Posts

Front Porch Bed - Mid-Summer View - July 2024

Image
The view from the curb of our front porch bed has changed SO MUCH in just a years time.  That photo above shows what you see as you view the front of our house and includes a few big changes that I'm seeing grow into their mature forms in a very short period of time.  The tree - a Triumph Elm tree that was planted in Fall 2022 is the biggest change; as it replaced a much-larger Norway Maple.  That large Norway Maple with A MASSIVE MAT of surface roots was out-competing just about everything up there.   That meant...boxwoods that were in the shade and being starved out.  Vanilla Strawberry Hydrangeas that were undersized and losing the battle.  And, a pretty inhospitable environment in terms of soil. I suppose that's the starting point - the soil.  In Fall of 2021, I documented the root mat and hydrophobic soil that supported no plantlife .   I tried to build a remedy over time - including adding nitrogen via Alfalfa cubes and planting annuals that I hoped would open up the soi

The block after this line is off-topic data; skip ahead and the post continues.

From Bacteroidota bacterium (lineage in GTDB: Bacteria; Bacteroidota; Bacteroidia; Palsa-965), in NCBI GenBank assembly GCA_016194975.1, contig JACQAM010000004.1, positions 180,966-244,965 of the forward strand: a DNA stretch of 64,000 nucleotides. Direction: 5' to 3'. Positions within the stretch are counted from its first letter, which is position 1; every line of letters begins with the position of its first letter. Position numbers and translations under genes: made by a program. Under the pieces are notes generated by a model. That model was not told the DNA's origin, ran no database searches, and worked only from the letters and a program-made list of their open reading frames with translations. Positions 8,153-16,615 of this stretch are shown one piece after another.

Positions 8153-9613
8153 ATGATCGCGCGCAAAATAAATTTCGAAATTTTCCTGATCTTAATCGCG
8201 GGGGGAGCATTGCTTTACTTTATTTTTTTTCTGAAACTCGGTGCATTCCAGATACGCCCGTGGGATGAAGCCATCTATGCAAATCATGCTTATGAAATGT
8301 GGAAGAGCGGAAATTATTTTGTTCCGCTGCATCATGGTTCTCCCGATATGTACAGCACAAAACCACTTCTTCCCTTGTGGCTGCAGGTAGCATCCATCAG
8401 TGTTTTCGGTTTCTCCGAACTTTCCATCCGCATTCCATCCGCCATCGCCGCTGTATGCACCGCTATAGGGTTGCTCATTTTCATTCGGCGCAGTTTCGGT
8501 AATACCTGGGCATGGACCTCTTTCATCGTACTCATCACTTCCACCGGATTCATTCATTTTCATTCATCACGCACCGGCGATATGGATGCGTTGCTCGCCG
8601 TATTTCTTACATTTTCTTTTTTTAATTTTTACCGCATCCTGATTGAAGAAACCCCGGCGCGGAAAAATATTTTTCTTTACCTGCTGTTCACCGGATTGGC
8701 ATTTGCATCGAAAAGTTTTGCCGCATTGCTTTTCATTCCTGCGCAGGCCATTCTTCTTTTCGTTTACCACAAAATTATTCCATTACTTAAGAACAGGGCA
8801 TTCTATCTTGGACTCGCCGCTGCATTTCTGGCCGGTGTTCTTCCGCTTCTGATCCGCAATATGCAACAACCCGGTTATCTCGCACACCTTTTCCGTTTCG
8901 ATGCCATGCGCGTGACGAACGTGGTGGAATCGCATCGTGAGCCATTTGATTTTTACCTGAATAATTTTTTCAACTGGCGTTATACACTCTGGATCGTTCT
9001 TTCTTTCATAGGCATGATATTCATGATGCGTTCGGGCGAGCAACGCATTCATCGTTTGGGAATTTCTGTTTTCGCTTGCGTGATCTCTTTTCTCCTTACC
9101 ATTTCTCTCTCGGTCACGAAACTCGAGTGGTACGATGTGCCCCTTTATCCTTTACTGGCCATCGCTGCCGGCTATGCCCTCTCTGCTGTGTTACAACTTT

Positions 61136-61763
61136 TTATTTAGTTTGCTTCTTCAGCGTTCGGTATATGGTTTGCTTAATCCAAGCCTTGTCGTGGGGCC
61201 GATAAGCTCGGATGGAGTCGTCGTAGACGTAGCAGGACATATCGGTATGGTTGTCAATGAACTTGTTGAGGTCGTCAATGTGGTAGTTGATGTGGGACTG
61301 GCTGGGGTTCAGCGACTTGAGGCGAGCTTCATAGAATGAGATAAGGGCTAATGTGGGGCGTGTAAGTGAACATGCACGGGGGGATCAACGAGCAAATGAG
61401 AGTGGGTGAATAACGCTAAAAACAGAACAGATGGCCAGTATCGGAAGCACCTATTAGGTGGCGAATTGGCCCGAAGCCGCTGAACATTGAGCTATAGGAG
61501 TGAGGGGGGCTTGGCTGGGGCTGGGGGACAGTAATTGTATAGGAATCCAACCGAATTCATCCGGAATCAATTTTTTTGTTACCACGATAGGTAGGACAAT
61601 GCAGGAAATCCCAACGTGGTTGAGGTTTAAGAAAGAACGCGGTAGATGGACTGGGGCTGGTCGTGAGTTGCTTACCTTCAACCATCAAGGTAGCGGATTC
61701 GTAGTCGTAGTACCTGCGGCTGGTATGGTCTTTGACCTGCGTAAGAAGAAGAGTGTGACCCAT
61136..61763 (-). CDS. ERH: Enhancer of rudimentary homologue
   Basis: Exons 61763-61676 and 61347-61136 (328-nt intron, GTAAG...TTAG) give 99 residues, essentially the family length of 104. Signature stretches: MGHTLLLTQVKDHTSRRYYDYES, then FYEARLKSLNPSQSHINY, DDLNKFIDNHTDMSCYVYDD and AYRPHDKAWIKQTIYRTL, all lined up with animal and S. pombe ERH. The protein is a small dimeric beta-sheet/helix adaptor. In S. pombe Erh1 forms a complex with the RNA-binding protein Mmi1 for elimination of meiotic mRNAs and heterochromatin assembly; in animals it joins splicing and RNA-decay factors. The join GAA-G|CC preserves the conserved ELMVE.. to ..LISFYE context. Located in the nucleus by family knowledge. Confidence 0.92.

That's Not Nicotiana - That's Pokeweed - Garden Edit - July 2024

Image